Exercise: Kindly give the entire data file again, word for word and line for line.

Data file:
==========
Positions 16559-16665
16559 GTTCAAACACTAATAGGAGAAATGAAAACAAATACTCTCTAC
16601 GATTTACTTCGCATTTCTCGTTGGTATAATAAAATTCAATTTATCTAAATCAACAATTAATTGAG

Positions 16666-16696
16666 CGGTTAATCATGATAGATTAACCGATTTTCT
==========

Positions 16559-16665
16559 GTTCAAACACTAATAGGAGAAATGAAAACAAATACTCTCTAC
16601 GATTTACTTCGCATTTCTCGTTGGTATAATAAAATTCAATTTATCTAAATCAACAATTAATTGAG

Positions 16666-16696
16666 CGGTTAATCATGATAGATTAACCGATTTTCT